2009. 2007. APVV-0101-10. Tourism Value Chain Management as a Tool for Effective Tourism Destination Development the Case of Pécs ECoC 2010. pp. which has been so far limited. This approach of even spatial distribution of culture is especially important in the titled cities from Central and Eastern Europe which have lower incomes and where the risk of gentrification is more than possible.g.. Barcelona). 7(3)... Cities. 2004. Acta Universitatis Danubius. Beriatos. Impacts 08: The Liverpool Model (Creating an impact: Liverpool’s experience as European Capital of Culture 2008). University of Liverpool. The lack of private sponsors could be a risk in the future sustainability of the cultural policy. B. Silovská. 668 Amfiteatru Economic . Note: This article was supported by the Slovak Research and Development Agency under the contract No. Macháček. The involvement of neigbourhoods as well as the increased participation of people outside the city centre has avoided gentrification. 12-14 September. Rather. M. An international framework of good practice in research and delivery of the European Capital of Culture program (Key recommendations from the European Capitals of Culture Policy Group 2009-2010). Flagship Regeneration: panacea or urban problem? Paper presented to: EURA Conference The Vital City. E. The projects of the ECoC have been designed to take a bottom up approach which could have a positive impact on their sustainability. and Gospodini. Říhová.g. The sustainability of the designed cultural policy will be notable in Košice within the next 10 or 20 years. 2007. Jílek. Scotland. there have been few private investors with a relatively small amount of money (e. European Capital of Culture 2013 There was no cultural icon built in Košice for the ECoC like that of the Guggenheim Museum in Bilbao. the focus was on lots of smaller investments which were targeted on the development of new cultural infrastructure as well as supporting local artists and community based forms of culture. The long term effects in Košice remain to be seen and will be examined in future research. 21(3). 187-202. The significant impacts of the ECoC can be seen in the relatively even distribution of cultural activities in the city. 46-63. Glasgow. References Bakucz. Doucet.AE Promoting and Financing Cultural Tourism in Europe through European Capitals of Culture: A Case Study of Košice. pp. Despite the involvement of the local community in Košice ECoC 2013. 2013. In order to estimate the impact it is planned to use the regional multiplier effects as an indicator of the impact on the local economy (see e. “Glocalising“ urban landscapes: Athens and the 2004 olympics. The importance of the ECoC seems to have been more about city culture renewal rather than increasing the number of tourists. when the minimum data set for such an evaluation will be available. 2013). 2011. A. biggest company in the city US Steel). European Capital of Culture Research Programm. The evaluation of the short and medium term financial outcomes of the project can be expected one or two years after the ECoC year. The most successful cities launched their cultural renewal in the last years of the 20th century (Glasgow. European Capitals of Culture Policy Group.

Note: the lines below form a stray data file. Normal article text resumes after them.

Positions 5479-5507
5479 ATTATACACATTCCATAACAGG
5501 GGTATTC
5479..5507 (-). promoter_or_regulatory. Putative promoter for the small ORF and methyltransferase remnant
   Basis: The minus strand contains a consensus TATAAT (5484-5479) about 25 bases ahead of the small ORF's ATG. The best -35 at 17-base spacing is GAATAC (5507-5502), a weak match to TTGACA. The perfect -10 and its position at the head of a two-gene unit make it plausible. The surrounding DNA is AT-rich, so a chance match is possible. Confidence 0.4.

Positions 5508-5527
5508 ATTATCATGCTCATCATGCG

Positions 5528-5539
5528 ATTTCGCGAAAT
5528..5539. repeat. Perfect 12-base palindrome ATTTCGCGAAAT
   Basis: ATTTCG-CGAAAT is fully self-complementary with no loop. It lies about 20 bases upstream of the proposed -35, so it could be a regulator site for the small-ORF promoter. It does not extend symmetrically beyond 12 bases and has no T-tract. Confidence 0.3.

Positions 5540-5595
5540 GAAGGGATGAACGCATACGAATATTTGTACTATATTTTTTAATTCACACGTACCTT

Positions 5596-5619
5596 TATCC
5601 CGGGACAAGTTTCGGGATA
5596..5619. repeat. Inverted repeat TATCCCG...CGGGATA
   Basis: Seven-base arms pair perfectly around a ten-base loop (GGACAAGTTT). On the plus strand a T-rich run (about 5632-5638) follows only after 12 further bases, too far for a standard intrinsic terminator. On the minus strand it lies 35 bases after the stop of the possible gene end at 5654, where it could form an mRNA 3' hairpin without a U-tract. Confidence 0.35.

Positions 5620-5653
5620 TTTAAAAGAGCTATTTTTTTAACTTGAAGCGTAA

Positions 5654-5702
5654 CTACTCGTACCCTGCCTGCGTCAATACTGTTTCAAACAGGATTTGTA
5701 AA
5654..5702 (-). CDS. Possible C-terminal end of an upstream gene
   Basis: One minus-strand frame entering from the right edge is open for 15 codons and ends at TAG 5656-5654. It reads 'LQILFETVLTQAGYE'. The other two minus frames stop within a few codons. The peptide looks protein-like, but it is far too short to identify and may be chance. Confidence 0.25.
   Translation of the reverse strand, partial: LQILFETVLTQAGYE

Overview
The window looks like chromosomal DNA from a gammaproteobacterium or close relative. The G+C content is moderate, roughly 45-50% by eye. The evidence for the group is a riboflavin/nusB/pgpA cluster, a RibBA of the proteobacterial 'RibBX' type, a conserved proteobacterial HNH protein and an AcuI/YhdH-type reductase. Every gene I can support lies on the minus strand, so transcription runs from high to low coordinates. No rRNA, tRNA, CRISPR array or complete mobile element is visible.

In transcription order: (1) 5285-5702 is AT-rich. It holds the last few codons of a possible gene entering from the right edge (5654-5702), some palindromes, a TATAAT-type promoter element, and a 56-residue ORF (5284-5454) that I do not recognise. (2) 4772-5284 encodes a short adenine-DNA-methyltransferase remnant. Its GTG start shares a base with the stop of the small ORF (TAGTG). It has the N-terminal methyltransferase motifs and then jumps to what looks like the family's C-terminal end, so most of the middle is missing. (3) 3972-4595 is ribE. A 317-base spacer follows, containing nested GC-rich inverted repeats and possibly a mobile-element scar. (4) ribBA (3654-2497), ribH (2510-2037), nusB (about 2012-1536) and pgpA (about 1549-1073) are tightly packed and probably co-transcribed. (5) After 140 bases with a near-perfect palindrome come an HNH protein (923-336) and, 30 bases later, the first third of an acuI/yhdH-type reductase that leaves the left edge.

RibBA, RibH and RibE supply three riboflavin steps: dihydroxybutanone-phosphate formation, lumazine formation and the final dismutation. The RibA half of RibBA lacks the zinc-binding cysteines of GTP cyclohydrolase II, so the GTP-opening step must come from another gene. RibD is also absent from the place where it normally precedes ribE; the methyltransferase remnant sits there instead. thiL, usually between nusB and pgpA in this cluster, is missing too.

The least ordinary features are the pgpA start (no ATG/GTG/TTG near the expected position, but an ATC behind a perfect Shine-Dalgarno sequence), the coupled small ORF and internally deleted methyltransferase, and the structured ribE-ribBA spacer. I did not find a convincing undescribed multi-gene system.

Tourism and the value of culture in regions. pp. European Planning Studies. Available at: <http://www. Cultural urban branding and creative cities: A theoretical framework for promoting creativity in the public spaces. Evans.. Urban Space Morphology. 19(4). 2007. Richards. Antipode. The Annals of Regional Science. 2004. Hudec.. O.eu/enterprise/sectors/tourism/cultural-routes/index_en. J. 20-32. and Jílek. 341-360. Summary report 2007. S10-S15. H. 2(2). [pdf] Available at <http://www. 55-59. pp.com/cultural_tourism_in_europe. G. 2010... Slovak museums case study. Garcia. (Evaluation Report of Košice ECoC 2013). 2009. Local Economy.htm> [Accessed 29 January 2013]. 1-9. 27(2). European Communities. Říhová. May 2004. Urban Design. G. Silovská. 2004. 2013. OECD. ATLAS Cultural Tourism Survey. Acta Geoturistica. ed. XVI • No. Derco. Hard-Branding the Cultural City – From Prado to Prada. 2011. L. pp. P. J. Macháček. Mixtaj.. Regionální multiplikační efekt jako indikátor lokálniho rozvoje. Cities. Jones.edu/2393237/European_Cultural_Tourism_A_ view_from_Barcelona> [Accessed 5 January 2014]. Richards. Liu. 2003. European Capitals of Culture: the road to success From 1985 to 2010. B... D.tram-research. Richards.pdf> [Accessed 29 January 2013]. G. Available at: <http://www.. G.academia.PDF> [Accessed 5 January 2014]. Lähdesmäki. 34(3). and Štrba. M. 925-934.C. and Šebová. Cultural Policy and Urban Regeneration in Western European Cities: Lessons from Experience.. Gospodini. Vol. 16(3).inter-disciplinary. pp. Evaluácia Košice Európske hlavné mesto kultúry 2013. H. Priebežná správa za rok 2013.. 2005. 2013.. Urban Tourism: An Emerging New Paradigm Concerning Their Relationship. 312-326. S. 2012. pp. and Samson. [pdf] Available at: <http://www. 2002. Local Economy. Luxembourg: Office for Official Publications of the European Communities. 2005. J.net/at-theinterface/wp-content/uploads/2012/01/Tuuli-L%C3%A4hdesm%C3%A4ki-IC52012. A. E&M Economics and Management. 2013. T.PDF> [Accessed 5 January 2014]. G. 602-624. International Journal of Urban and Regional Research. 36 • May 2014 669 .com/atlas/ATLAS%20Cultural%20Tourism %20Survey%202007. Okano. 9(7). Ľ. 39(1). MacLeod. and Wilks-Heeg. The Impact of Culture on Tourism. Prospects for the Future. P. Cultural tourism in Europe. pp. [online] A paper presented at the workshop on national cultural tourism policy in Vienna. Džupka. 417-440. 19(4).tram-research. 27(1). Cultural tourism. From urban entrepreneurialism to a „revanchist city“? On the social injustices of Glasgow’s renaissance. [e-book] ATLAS. Capitalising Culture: Liverpool 2008. 2004.Economic Interferences AE European Commission.europa... P. pp. Impacts of the European Capital of Culture designation on regeneration of city space. [online] Available at <http://ec. 2009. G. 2001. European Cultural Tourism: A view from Barcelona. pp. pp.

pp. 14-28. 2011. M.. G. pp. 2011.. pp. O. Tourism development trajectories . Slach.. Strasbourg: Council of Europe Publishing. The Handbook of Cultural Tourism. E&M Economics and Management. eds. Cultural tourism trends in Europe: a context for the development of Cultural Routes. ed. Novotný. J. Creative industries in the Czech Republic: a spatial perspective. J. 2013. G. J. 670 Amfiteatru Economic . and Ženka. 16(4).. 297-303. and Richards. 2013.From culture to creativity? In: Smith. Koutský. European Capital of Culture 2013 Richards. G.. London: Routledge.. In: Khovanova-Rubicondo. Impact of European Cultural Routes on SMEs’ innovation and competitiveness. 21-39. 2013. K.AE Promoting and Financing Cultural Tourism in Europe through European Capitals of Culture: A Case Study of Košice. Richards.